Hey there! Sign in to join this conversationNew here? Join for free

"I liked their last book" - Loyalty to authors, does it work? watch

    • Thread Starter
    Offline

    17
    ReputationRep:
    I picked up a book on Friday by Jonas Jonasson. If you recognise his name it's probably from his debut The Hundred Year Old Man Who Climbed Out of the Window and Disappeared, or his second book The Girl Who Saved the King of Sweden. Both excellent, by the way.

    So, when I came across Hitman Anders and the Meaning of It All for a very low price on Kindle I jumped at it. And I read it in a little over a day because that's the best way to consume a book written like The Hundred Year Old Man....

    And I was disappointed. It was quite good, I gave it 3 stars, but the writing style and twists and turns and historical information mixed with ridiculous situations that are actually only just plausible didn't quite live up this time. All of the elements were still there, but it just didn't seem to come together as well. But this isn't about my review of this book.

    I have a lot of author loyalty, but this time it backfired and left me disappointed. I selected this book specifically because I liked the author's earlier books. My dad does it with James Patterson, my mum with Jodi Picoult, and young adults everywhere with John Green (guilty of this myself). But is this a good strategy?
    Or did I just open myself up for yesterday's disappointment?
    Offline

    16
    ReputationRep:
    I think it's a good strategy. If you like their themes and writing style in one book, odds are you'll like it in the next book too. This is why triologies and book series are so enthralling because similar settings and styles, alongside character development is very appealing to most of us.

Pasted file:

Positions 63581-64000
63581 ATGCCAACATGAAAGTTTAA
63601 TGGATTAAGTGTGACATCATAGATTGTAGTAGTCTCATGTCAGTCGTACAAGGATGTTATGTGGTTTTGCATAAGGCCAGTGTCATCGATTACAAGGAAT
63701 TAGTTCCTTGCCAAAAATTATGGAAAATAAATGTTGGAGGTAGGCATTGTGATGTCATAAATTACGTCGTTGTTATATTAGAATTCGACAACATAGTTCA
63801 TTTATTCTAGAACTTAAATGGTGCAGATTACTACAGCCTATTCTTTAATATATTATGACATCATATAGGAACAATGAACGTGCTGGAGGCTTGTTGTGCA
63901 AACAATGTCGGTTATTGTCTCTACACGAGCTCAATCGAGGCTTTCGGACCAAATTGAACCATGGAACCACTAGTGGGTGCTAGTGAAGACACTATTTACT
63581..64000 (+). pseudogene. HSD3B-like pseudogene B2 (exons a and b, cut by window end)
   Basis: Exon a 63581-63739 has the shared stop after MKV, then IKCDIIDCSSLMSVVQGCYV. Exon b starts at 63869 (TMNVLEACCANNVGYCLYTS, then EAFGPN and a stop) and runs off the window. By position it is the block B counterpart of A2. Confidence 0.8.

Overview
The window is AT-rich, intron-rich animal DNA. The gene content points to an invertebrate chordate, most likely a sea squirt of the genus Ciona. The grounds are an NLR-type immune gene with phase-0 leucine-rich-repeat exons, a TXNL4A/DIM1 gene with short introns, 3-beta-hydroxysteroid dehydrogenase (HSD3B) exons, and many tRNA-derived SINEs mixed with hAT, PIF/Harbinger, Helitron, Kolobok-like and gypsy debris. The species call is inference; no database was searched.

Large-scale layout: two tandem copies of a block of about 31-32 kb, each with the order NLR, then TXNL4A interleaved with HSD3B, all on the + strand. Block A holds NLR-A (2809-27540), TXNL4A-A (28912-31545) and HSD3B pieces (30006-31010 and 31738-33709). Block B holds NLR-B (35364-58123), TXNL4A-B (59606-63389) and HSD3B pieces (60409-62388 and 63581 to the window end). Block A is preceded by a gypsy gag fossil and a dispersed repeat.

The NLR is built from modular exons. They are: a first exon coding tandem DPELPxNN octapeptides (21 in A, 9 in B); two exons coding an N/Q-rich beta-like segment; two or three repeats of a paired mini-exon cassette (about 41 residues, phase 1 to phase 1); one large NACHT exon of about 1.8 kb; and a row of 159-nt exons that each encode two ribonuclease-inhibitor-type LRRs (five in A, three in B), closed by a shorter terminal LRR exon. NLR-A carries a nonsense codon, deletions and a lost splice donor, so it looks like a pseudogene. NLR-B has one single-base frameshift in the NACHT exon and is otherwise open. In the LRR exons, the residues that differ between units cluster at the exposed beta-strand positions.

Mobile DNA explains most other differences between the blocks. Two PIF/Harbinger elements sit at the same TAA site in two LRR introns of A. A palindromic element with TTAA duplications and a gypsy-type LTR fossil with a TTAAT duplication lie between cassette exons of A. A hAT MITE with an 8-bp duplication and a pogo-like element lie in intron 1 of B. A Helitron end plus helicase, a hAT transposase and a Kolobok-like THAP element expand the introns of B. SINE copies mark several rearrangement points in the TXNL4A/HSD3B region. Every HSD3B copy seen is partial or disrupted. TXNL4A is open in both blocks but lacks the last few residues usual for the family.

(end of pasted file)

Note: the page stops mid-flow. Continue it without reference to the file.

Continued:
That said, you may get caught out from time to time.
    • Thread Starter
    Offline

    17
    ReputationRep:
    (Original post by Supersaps)
    I think it's a good strategy. If you like their themes and writing style in one book, odds are you'll like it in the next book too. This is why triologies and book series are so enthralling because similar settings and styles, alongside character development is very appealing to most of us.


    That said, you may get caught out from time to time.
    Book series are a completely different ball game, because you're looking at the same characters and usually a continuation of the same story. I recently finished the Mara Dyer series and the last one there was a little disappointing towards the end (review coming soon in the reading challenge thread and my blog), but I had to know what happened to those characters and how the story resolved.

    But when you look at the three by Jonas Jonasson, or John Green's books for example, they're all completely different stories. I do like the themes and writing styles, but you are kind of starting from scratch with a new story with that trust.